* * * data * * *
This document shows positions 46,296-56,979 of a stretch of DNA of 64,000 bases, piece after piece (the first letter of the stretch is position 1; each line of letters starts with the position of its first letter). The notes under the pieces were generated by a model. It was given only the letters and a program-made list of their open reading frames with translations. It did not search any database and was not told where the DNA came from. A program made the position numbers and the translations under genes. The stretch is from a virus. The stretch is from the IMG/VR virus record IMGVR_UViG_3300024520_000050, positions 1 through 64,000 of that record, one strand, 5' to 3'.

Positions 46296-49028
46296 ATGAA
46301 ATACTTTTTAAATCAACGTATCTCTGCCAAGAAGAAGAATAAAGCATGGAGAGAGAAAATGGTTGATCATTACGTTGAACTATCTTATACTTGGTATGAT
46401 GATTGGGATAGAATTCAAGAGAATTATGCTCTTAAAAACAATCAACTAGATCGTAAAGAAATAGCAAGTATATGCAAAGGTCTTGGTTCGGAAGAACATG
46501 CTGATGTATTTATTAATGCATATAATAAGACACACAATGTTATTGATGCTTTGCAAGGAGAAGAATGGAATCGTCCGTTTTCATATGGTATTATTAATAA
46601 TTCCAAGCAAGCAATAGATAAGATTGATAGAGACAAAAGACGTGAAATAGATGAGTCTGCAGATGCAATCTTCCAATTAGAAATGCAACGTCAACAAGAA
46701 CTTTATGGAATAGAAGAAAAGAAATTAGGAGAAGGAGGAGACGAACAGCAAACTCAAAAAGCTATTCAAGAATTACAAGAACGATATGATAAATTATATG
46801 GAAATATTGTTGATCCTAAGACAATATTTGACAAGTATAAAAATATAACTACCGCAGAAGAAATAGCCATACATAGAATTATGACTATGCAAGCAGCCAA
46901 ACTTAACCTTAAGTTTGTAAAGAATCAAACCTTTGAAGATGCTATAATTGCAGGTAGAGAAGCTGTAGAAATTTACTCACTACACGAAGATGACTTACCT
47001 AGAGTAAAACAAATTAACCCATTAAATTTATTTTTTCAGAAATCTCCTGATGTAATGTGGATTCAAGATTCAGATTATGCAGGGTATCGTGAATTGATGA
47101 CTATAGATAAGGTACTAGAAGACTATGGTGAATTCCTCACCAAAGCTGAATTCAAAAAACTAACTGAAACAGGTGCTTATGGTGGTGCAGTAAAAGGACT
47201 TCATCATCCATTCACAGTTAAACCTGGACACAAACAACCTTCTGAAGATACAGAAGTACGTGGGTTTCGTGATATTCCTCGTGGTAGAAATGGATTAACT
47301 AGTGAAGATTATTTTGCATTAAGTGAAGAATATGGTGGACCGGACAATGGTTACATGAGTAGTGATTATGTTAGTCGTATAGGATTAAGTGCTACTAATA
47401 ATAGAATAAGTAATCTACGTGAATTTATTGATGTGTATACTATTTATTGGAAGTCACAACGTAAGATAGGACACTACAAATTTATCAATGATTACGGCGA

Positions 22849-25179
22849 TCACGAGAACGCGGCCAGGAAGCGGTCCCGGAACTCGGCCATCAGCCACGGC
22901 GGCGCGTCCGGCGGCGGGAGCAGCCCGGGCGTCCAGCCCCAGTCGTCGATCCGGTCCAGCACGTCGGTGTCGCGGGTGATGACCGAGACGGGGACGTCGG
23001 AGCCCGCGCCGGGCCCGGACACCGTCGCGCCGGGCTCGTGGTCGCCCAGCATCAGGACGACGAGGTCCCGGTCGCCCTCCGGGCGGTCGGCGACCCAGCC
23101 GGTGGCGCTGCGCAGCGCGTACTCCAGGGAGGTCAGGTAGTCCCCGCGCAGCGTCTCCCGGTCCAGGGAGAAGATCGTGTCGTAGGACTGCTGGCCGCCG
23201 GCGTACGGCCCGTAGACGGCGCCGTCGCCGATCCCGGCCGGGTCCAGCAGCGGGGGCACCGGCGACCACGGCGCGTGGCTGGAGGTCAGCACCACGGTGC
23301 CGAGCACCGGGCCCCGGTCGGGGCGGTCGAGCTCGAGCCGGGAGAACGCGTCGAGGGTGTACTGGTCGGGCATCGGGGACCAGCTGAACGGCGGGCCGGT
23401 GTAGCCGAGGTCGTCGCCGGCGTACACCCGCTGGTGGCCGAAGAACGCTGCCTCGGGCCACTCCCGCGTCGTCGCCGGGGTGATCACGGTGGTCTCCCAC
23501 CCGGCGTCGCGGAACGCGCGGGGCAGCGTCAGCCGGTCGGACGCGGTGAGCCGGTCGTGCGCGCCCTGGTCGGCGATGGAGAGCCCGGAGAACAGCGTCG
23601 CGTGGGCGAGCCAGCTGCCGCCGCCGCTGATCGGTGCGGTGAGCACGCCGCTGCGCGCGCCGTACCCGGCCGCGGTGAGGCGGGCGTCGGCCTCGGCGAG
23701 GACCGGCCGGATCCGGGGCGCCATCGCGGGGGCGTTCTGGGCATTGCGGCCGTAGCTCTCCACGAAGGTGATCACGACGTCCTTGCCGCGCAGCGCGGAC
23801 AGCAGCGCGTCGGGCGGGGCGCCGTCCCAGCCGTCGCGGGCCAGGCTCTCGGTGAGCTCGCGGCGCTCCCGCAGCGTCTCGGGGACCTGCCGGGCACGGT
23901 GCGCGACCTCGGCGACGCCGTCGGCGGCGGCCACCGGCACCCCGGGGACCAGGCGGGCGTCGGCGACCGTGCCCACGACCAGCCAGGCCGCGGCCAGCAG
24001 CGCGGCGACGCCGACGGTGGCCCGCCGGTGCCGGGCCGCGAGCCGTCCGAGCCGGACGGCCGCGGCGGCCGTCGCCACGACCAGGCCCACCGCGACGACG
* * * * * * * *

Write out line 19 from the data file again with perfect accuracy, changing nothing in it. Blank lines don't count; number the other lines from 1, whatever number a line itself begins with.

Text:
23001 AGCCCGCGCCGGGCCCGGACACCGTCGCGCCGGGCTCGTGGTCGCCCAGCATCAGGACGACGAGGTCCCGGTCGCCCTCCGGGCGGTCGGCGACCCAGCC